Style and Technique (Masterplots II: Short Story Series, Revised Edition)
One can appreciate Mansfield’s craft by noting the various ways in which she balances the “class distinctions” with which Laura grapples. The perfectly maintained garden provides escape from the less appealing working-class neighborhood, but it is working people who provide its necessary labor. The family diverts itself with canna lilies, finger sandwiches, party dresses, and cream puffs, but their pleasures are repeatedly interrupted. Laura’s mind entertains the perspective of both classes. Although some writers would present ideas about class distinctions in the form of satire, Mansfield fashions “The Garden Party” to suggest—rather than to state—themes. There is such a fluid movement to the story—and such an upbeat mood—that a reader, like Laura herself, may almost be distracted from serious matters such as poverty and death.
Managing point of view is one of the techniques that Mansfield uses to plant her ironies. The happiness in the opening paragraph turns out to be part of the complacency of the upper class. Note the breathless wording: “Hundreds, yes, literally hundreds [of roses], have come out in a single night.” Such language has no place in the Scott house, where Mrs. Scott’s swollen red face cows Laura. The reader, therefore, learns to doubt some of the statements, and to consider from which character’s perspective they originate. One senses Jose’s practicality when she uses the word “extravagant” to dismiss...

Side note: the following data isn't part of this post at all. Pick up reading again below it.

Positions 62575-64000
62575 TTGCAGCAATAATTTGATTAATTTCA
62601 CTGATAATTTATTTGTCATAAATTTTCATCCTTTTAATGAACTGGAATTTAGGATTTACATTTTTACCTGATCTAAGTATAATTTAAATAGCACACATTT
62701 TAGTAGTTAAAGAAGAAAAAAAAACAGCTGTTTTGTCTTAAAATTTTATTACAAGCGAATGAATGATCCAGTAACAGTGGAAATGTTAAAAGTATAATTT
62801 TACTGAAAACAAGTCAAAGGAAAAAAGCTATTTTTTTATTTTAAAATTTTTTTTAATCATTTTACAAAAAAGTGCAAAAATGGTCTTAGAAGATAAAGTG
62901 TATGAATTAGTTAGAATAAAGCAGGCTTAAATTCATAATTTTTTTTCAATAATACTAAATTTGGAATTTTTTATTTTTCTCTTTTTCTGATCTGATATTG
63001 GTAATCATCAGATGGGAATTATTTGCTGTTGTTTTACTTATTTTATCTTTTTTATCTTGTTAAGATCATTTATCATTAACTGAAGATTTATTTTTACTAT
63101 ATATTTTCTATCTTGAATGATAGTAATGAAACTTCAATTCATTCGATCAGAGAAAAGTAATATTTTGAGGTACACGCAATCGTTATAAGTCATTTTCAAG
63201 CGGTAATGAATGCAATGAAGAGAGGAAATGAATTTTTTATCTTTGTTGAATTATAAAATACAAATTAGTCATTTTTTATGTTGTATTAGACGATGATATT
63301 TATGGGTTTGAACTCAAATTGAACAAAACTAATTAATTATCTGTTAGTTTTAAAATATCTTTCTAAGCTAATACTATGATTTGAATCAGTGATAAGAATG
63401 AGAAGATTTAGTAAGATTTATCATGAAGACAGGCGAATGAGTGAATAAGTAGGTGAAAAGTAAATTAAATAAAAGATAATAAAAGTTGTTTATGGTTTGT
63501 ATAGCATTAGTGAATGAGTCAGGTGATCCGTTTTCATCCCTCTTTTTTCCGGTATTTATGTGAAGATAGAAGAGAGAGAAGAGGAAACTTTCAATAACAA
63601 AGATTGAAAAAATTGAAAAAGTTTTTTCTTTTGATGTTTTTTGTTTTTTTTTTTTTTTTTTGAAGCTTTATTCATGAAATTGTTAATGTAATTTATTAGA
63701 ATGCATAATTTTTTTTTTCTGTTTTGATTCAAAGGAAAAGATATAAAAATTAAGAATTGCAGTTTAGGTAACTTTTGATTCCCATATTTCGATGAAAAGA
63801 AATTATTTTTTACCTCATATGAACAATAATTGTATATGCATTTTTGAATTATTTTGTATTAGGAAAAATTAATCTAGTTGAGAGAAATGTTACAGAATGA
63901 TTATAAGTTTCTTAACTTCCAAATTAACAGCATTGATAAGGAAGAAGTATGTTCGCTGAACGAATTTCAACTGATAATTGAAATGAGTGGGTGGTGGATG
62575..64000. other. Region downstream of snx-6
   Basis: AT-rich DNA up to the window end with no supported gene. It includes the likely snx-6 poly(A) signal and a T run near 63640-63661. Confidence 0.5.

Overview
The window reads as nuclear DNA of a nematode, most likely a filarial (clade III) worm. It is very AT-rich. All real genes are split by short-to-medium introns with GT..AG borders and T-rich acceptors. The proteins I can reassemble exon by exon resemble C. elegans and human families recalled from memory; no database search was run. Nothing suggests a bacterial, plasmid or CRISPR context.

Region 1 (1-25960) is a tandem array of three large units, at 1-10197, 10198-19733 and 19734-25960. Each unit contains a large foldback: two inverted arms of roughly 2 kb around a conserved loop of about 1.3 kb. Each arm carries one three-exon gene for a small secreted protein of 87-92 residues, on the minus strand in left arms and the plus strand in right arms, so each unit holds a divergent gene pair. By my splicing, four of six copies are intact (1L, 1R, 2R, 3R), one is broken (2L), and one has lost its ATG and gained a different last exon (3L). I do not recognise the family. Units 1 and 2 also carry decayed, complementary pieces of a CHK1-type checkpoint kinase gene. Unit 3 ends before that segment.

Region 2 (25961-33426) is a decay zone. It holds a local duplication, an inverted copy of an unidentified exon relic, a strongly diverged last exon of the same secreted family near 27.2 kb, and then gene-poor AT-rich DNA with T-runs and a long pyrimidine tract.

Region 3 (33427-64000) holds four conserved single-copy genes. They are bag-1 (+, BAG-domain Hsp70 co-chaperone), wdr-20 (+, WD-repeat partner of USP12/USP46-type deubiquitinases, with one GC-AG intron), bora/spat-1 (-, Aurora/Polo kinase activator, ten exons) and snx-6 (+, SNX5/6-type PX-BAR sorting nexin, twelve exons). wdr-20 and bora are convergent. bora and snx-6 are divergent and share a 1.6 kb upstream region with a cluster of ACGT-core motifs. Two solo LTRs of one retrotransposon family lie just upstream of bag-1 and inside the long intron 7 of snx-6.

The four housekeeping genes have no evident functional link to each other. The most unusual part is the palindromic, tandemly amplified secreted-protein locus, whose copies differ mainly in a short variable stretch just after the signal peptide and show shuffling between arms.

(The entire section is 424 words.)
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Compare and Contrast
Topics for Further Study
What Do I Read Next?
Bibliography and Further Reading
Bibliography (Magill's Survey of World Literature, Revised Edition)
Bell, Barbara Currier. “Non-Identical Twins: Nature in ‘The Garden Party’ and ‘The Grave.’” The Comparatist 12 (May, 1988): 58-66. Examines the meaning of nature in both short stories. Provides insight into Mansfield’s use of nature in most of her short fiction.
Boddy, Gillian. Katherine Mansfield: The Woman and the Writer. New York: Penguin Books, 1988. An extensive biography of Mansfield. Discusses her life in the context of her writings and experiences.
Daly, Saralyn R. Katherine Mansfield. New York: Twayne, 1965. Chapter 6 is the most useful in terms of understanding themes and...
(The entire section is 181 words.)